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Designing custom 404 and 500 error pages in Django

Update 1: Please refer this updated article for Django 2.0 and source code.  

It happens very frequently that a visitor on your website typed a wrong URL or the page user is looking for no longer exists.

What do you do to handle such cases. You have three options.

  • Redirect the visitor to home page, silently.
  • Show a boring 404 page and then ask them to click on a link.
  • Create your own funny/awesome/informative custom 404 error page.

In this article we will discuss the third option.

How to create your own custom 404 error page in Django:

A custom 404 error page can serve multiple other purposes apart from just telling the user that the link you visited is not correct.

You can ask user to subscribe or sign-up. Or you may show some funny stuff.

custom 404 error page in django

Default 404 error page in django is quite boring. Also creating a custom 404 page in django is very simple.  

So lets see how to create custom 404 error page in django.

  • In  file of your project, import handler404  and handler505 .
  • In  file import views from your app.
  • After urlpatterns assign the views to handler404 and handler500.

    from myapp import views as myapp_views
    from django.conf.urls import handler404, handler500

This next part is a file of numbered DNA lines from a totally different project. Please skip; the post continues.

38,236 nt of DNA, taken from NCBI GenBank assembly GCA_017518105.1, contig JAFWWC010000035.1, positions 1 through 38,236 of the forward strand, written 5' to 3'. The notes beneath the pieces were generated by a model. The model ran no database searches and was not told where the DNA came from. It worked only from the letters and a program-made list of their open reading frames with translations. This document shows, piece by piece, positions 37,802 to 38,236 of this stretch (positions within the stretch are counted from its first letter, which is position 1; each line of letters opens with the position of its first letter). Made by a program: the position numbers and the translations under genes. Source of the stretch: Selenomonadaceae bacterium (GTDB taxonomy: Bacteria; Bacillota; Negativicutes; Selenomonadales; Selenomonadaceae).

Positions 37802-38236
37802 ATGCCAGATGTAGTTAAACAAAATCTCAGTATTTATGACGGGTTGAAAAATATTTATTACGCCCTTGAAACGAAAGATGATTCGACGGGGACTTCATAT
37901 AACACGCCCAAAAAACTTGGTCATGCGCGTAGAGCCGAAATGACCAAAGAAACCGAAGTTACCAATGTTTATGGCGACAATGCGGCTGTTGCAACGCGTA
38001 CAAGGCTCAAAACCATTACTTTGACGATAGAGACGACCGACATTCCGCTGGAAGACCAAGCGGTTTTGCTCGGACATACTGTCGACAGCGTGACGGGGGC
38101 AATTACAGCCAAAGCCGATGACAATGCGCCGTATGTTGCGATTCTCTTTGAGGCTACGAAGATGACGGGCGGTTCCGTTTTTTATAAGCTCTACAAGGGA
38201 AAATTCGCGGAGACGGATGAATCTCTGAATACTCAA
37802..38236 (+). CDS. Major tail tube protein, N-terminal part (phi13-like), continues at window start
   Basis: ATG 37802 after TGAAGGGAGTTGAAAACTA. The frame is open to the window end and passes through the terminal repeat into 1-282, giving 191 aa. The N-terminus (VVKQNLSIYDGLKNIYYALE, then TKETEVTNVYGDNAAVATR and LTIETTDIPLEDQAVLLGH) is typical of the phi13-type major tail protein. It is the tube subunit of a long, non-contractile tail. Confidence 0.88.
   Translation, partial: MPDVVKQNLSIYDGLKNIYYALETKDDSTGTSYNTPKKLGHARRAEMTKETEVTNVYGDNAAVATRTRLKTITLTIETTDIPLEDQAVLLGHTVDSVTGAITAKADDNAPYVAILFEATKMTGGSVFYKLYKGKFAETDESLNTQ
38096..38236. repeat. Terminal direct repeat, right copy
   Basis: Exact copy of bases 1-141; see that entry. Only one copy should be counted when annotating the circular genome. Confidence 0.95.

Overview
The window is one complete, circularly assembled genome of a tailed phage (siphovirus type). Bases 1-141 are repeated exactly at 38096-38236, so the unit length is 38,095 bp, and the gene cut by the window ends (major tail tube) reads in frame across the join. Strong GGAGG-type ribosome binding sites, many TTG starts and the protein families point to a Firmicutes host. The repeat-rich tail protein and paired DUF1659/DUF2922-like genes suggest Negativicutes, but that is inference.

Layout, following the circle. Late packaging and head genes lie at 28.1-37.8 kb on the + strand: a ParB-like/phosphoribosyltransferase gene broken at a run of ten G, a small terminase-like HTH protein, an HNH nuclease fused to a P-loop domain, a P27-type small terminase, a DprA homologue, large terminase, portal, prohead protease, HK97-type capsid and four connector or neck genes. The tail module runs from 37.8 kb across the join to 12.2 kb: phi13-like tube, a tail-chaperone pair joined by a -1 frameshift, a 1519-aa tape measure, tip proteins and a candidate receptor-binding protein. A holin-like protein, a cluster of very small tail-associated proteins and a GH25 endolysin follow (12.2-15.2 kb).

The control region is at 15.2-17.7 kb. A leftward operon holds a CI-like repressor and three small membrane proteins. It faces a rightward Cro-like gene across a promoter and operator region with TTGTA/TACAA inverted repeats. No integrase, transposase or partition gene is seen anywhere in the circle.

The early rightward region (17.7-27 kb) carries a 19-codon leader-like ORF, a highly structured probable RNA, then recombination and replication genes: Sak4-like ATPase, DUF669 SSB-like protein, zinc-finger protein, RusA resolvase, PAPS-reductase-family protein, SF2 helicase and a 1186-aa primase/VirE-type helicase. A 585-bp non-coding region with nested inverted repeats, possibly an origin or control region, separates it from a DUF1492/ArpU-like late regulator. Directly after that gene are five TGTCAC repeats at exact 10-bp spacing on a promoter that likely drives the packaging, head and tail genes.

urlpatterns = [
        url(r'^myapp/', include('myapp.urls', namespace='myapp')),
    handler404 = myapp_views.error_404
    handler500 = myapp_views.error_500

  • In file, set DEBUG=False  and ALLOWED_HOST=["*"] . Custom 404 and 500 pages works only when Debug is set to false and there is appropriate entry in allowed_hosts .
  • Create a new view function in your views file. Return the rendered 404 html file from this view. Make sure name of view function created in this file matches the name used in urls file above.

    from django.shortcuts import render
    def error_404(request):
            data = {}
            return render(request,'myapp/error_404.html', data)
    def error_500(request):
            data = {}
            return render(request,'myapp/error_500.html', data)

  • Now create an HTML template in your app's template directory myapp/templates/myapp/error_404.html . Place whatever content you want to put there. You can create a subscribe form or sign up form.
  • Now type an incorrect url and you will be shown your custom 404 page. In case of any internal server error like syntax error in some template, custom 500 page will be shown.

  Comment in case of any query.
2 comments on 'Designing Custom 404 And 500 Error Pages In Django'
Login to comment

David Ogutu Feb. 18, 2019, 10:35 p.m.
You should just use the default error page templates e.g. 404.html on your root template dir:
Ryan Denton March 29, 2023, 6:39 a.m.
Not sure if this is universally true or depends on the version but def error_404(request): data = {} return render(request,'myapp/error_404.html', data) must be written instead as def error_404(request, exception): data = {} return render(request,'myapp/error_404.html', data) Otherwise I kept receiving an error that it was taking the wrong number of arguments.

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